Different types of VMMs on host processor(s) may alternatively be operated from an isolated service processor. Traditional VMMs may not support the interfaces that may be required by a management service processor to monitor and manage VMMs. So existing VMMs may be instrumented to enable their manageability from an isolated Management Platform. iAMT's generic data structure called RDR (Resource Data Record) may be used to describe managed resources on the host software as well as hardware in a consistent manner with minimal changes within the VMM itself. However, other data structures may alternatively be used. The management scheme is independent of the VMMs running on the host processor or processors.
In a VM System, the VMM virtualizes physical processors, memory, I/O and network resources and shares them between different Virtual Machines (VM). In order to remotely manage these different host processor resources. Access to different hardware and software monitoring information, usage statistics, etc., may be used for individual resources. Traditional VMMs have significant potential in terms of collecting various kinds of management rich information for all the managed resources. However, this information may not be retained and may be lost.
If the information is instead collected in a flexible manner, then it may be used for management decisions by iAMT capability modules by converting it to a standard format, such as RDR, a remote service processor (running iAMT) may decipher that data for management purposes. While the description is presented in the context of iAMT and RDR other formats and protocols may be used instead.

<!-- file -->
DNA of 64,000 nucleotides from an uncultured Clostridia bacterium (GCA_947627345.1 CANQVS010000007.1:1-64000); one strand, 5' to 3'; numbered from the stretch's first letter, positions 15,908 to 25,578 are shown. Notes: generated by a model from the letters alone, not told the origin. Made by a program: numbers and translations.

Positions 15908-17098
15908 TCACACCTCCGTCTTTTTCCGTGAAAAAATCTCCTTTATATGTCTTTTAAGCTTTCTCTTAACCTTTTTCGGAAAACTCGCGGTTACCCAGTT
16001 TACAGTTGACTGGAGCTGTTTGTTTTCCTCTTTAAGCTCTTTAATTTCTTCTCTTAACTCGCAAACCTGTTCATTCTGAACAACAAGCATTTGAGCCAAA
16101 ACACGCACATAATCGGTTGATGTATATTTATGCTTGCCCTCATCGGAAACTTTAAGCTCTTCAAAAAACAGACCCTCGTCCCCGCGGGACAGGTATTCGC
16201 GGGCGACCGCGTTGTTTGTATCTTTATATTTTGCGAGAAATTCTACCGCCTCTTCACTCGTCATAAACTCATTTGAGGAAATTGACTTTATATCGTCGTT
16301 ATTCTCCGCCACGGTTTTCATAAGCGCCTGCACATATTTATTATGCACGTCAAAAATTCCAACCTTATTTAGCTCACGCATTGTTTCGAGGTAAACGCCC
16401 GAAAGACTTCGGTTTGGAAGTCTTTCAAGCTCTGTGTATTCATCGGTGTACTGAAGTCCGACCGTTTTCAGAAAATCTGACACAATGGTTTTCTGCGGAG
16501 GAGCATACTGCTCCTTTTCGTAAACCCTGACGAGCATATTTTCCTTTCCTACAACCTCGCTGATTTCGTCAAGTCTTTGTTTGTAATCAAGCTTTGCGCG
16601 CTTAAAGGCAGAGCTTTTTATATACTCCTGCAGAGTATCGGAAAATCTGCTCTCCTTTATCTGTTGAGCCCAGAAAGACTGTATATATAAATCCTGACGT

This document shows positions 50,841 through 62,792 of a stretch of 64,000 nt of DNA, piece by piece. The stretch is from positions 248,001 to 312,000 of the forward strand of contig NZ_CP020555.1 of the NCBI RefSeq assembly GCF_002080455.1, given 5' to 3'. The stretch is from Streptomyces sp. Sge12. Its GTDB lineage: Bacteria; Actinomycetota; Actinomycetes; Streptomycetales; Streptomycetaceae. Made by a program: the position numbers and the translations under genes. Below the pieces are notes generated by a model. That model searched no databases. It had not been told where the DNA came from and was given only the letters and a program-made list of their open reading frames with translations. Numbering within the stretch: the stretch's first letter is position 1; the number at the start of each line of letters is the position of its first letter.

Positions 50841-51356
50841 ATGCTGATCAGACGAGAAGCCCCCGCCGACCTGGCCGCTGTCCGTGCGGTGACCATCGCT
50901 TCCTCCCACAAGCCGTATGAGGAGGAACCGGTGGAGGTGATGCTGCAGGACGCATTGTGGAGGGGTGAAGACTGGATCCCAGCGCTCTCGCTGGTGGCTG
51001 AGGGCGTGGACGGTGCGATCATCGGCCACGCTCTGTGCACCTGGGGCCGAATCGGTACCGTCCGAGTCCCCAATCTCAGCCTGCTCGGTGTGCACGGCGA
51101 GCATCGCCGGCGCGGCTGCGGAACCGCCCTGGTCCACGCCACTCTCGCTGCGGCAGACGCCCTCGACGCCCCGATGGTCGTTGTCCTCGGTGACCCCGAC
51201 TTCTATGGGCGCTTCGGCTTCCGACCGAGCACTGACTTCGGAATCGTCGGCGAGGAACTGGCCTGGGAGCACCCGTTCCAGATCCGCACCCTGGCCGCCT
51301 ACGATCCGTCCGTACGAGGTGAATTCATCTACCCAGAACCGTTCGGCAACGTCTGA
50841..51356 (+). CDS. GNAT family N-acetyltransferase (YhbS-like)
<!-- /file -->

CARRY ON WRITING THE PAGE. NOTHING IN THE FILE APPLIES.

A VMM may be instrumented for I/O manageability. A virtualization strategy for a given I/O device type may include constructing a virtual version of the device and then virtualizing the I/O activity directed at the device. A virtual device given to a guest VM is typically (but not necessarily) supported by a similar, underlying physical device. When a guest VM makes a request to use the virtual device, the request may be intercepted by the VMM and converted from a virtual device action to a real device action.
One example of virtualization may be applied to a Network Interface Adapter. For purposes of this example, the Virtual Network Interface Card (NIC) is of the same type as a physical NIC in the host system. A request to send a message to an external computer system typically consists of a number of I/O operations, such as OUT and OUTS instructions in an IA-32 ISA (Intel Architecture 32-bit Instruction Set Architecture). Associated with an OUT or OUTS instruction is a port number, such as 0xf0, which is a number in the range of IDs designated for the NIC (virtual) in the guest system. Also associated with each NIC is a state bit that indicates whether the system should trap in response to an I/O request for that port.
As part of the state of the virtual machine, the VMM saves the permission map for all ports of the guest machine. The OUTS instruction is a privileged instruction, so when an OUTS instruction is executed, the system traps to the VMM, which examines the permission bitmap of the current guest. If the permission is set, the VMM converts the request to a new OUTS instruction for e.g. port 0x280, corresponding to the NIC port on the real machine. It also converts the virtual address pointing to the string of data to be moved to a virtual address in the VMM space pointing to the same string of data or a copy. The VMM ensures that port 0x280 is enabled in its own permission map and issues the new OUTS instruction. When executed, now in the VMM's privileged mode, this OUTS instruction traps to the device driver 26 installed on the VMM for the NIC, which then performs the desired transfer (1-410,411). The I/O request from the guest virtual machine is finally executed by the associated NIC device driver 24.